Early dialogue with regulators and HTA bodies
Parallel scientific advice at EMA helps to reconcile different data requirements in one development plan to improve timely patient access to new medicines
The European Medicines Agency (EMA) has published today a report on its pilot on parallel scientific advice with health-technology-assessment (HTA) bodies that finished at the end of March 2016. This initiative that allows developers of new medicines to receive simultaneous feedback on their development plans from both regulators and HTA bodies is being continued.
Since its start in July 2010, a total of 63 parallel scientific advice procedures were completed by December 2015. 14 applications for the parallel scientific advice procedure are currently registered for 2016 (four are ongoing, two are completed and eight are due to start). Take up of parallel scientific advice increased significantly, as the number of procedures almost tripled in 2015 compared to the previous year.
The report also indicates that a high level of alignment between the requirements of regulators and HTA bodies was achieved with the parallel scientific advice procedure. An analysis of a subset of 31 parallel scientific advice procedures completed between the start of the pilot and May 2015 showed that in approximately 70% of cases, one clinical trial design or one development programme could satisfy the evidence needs of regulators and HTA bodies.
'Our parallel scientific advice fosters a different, more rational approach to the development of medicines, by bringing together requirements of regulators and HTA bodies in a single development programme,' said Professor Guido Rasi, EMA's Executive Director. 'This ensures that patients only participate in well-designed clinical trials that generate the evidence needed for both regulatory and health technology assessment. Ultimately, this will improve timely access by patients to meaningful new medicines across Europe for the benefit of public health.'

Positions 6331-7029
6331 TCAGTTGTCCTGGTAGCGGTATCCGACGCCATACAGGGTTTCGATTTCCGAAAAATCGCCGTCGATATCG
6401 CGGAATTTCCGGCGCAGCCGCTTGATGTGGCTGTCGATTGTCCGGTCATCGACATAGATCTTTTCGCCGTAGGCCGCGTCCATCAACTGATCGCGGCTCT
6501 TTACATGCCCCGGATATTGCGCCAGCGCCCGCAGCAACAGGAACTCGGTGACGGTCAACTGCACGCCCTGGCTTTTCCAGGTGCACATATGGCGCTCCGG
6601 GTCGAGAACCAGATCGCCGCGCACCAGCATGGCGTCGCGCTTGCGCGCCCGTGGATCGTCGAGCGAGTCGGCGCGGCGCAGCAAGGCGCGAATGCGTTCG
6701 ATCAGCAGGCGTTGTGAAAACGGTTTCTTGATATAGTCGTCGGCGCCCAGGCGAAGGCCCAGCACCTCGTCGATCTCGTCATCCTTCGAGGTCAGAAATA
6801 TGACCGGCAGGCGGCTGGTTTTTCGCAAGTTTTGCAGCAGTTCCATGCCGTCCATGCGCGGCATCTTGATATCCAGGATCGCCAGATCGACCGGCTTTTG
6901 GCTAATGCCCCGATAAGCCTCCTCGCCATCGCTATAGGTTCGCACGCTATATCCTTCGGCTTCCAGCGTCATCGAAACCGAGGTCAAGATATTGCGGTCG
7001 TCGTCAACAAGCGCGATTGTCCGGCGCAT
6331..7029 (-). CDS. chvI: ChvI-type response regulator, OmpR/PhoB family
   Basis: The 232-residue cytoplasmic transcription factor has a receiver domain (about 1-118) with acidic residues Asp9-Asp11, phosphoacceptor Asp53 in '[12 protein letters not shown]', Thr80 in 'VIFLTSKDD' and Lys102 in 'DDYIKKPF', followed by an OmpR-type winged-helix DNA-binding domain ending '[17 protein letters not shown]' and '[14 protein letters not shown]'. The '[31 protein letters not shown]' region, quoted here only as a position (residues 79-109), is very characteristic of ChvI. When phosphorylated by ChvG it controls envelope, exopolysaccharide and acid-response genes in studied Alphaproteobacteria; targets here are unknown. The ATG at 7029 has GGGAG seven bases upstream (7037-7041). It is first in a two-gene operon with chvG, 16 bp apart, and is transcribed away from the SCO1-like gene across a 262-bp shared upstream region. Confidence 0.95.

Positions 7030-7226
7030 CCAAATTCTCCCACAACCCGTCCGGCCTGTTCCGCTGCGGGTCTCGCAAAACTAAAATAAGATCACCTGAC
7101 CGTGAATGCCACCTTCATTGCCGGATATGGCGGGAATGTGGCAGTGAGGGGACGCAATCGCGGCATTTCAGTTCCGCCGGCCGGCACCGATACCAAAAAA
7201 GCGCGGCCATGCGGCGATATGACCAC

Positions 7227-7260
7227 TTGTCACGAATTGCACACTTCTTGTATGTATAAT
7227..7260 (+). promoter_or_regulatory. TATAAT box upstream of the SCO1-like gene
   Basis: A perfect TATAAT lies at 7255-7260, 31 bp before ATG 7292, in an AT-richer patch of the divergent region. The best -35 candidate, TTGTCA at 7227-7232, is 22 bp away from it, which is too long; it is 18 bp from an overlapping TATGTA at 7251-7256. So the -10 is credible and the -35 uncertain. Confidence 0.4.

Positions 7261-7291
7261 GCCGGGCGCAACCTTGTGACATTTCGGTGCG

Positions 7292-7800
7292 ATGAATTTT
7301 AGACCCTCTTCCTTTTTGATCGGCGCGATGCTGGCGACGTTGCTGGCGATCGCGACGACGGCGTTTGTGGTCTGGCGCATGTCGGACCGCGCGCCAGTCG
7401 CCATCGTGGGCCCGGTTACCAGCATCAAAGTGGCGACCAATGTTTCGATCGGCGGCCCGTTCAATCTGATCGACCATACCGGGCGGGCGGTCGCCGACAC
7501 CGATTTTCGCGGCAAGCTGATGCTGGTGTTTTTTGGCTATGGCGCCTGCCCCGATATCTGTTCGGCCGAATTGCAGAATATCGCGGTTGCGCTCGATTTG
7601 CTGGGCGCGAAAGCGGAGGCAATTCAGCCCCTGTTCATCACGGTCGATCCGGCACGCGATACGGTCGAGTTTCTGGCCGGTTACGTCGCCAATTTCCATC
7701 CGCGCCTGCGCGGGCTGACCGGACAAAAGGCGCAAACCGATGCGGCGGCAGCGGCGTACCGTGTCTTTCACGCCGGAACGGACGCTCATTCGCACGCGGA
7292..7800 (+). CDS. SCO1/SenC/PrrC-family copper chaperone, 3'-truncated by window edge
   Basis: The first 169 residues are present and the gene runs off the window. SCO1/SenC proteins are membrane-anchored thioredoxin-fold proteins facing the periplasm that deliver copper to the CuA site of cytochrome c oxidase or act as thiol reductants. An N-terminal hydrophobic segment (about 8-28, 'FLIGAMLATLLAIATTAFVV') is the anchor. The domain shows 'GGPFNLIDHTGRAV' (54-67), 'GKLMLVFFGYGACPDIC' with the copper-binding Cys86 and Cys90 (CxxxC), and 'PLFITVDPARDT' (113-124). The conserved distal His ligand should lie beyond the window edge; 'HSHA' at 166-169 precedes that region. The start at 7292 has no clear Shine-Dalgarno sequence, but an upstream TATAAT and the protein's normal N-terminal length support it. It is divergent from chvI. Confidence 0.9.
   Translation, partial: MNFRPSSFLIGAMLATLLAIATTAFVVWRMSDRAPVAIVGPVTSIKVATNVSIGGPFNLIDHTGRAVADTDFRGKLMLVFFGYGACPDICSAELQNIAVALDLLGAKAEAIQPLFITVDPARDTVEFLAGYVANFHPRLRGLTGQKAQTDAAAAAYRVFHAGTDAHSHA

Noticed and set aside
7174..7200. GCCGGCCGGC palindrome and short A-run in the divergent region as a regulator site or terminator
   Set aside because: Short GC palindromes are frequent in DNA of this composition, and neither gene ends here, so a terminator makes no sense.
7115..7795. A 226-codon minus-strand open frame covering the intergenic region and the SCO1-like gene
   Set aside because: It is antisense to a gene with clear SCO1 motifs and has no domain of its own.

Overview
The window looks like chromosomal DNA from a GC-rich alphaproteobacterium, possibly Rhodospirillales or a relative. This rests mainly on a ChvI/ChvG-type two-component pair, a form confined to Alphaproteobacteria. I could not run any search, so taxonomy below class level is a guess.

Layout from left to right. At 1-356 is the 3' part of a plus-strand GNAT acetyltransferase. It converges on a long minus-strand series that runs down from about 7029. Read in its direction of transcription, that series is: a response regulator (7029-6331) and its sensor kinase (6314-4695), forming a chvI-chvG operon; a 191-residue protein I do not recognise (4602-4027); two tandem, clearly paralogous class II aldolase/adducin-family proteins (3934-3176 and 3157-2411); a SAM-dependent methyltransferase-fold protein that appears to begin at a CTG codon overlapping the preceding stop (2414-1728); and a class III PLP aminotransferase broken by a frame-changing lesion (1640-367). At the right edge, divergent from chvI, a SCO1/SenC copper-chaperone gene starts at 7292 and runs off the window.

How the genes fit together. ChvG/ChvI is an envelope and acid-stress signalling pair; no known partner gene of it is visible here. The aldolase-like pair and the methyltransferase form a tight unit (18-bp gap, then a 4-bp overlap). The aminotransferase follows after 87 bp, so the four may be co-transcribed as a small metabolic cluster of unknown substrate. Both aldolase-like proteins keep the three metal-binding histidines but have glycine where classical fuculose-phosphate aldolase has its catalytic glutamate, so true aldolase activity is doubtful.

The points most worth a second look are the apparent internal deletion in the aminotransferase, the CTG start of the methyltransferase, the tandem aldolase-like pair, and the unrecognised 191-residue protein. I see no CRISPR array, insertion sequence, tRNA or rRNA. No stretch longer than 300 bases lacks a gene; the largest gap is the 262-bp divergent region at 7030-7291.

Following regulatory approval, a growing number of Member States have systems in place that provide for HTA bodies to give recommendations on whether a medicine can be paid for by the health care system, taking into account the best possible use of available resources and national legislation.
Parallel scientific advice is one of the Agency's key initiatives to improve patient access to important new medicines because it ensures that the envisaged clinical trials generate appropriate data for regulators and HTA bodies and allow the assessment of both benefit-risk balance and added value. This can reduce delays between a medicine's marketing authorisation and decisions on reimbursement.
Best practice guide for developers
EMA has also published today a consolidated best practice guide which sets out the different phases of the process for regulatory-HTA parallel scientific advice and highlights ideal timelines and actions for all parties involved. This guide, together with a document that gives an overview of the HTA bodies that have participated in EMA's parallel scientific advice initiative so far, provides comprehensive information on the procedure.
EMA will continue to work closely with its stakeholders in the European Union (EU) to refine the model for greater and more robust interaction for parallel advice, and to progress a range of activities across the lifecycle of a medicine between developers of medicines, regulators, HTA bodies and payers, whilst respecting the remits of the different players.
- In addition to the parallel scientific advice pilot at EMA, they are a number of other initiatives ongoing. All of these pilots are in line with the joint efforts between EMA and the Joint Action European network for Health Technology Assessment (EUnetHTA) to foster cooperation between regulators and HTA bodies. More information on the work of EUnetHTA can be found on its website.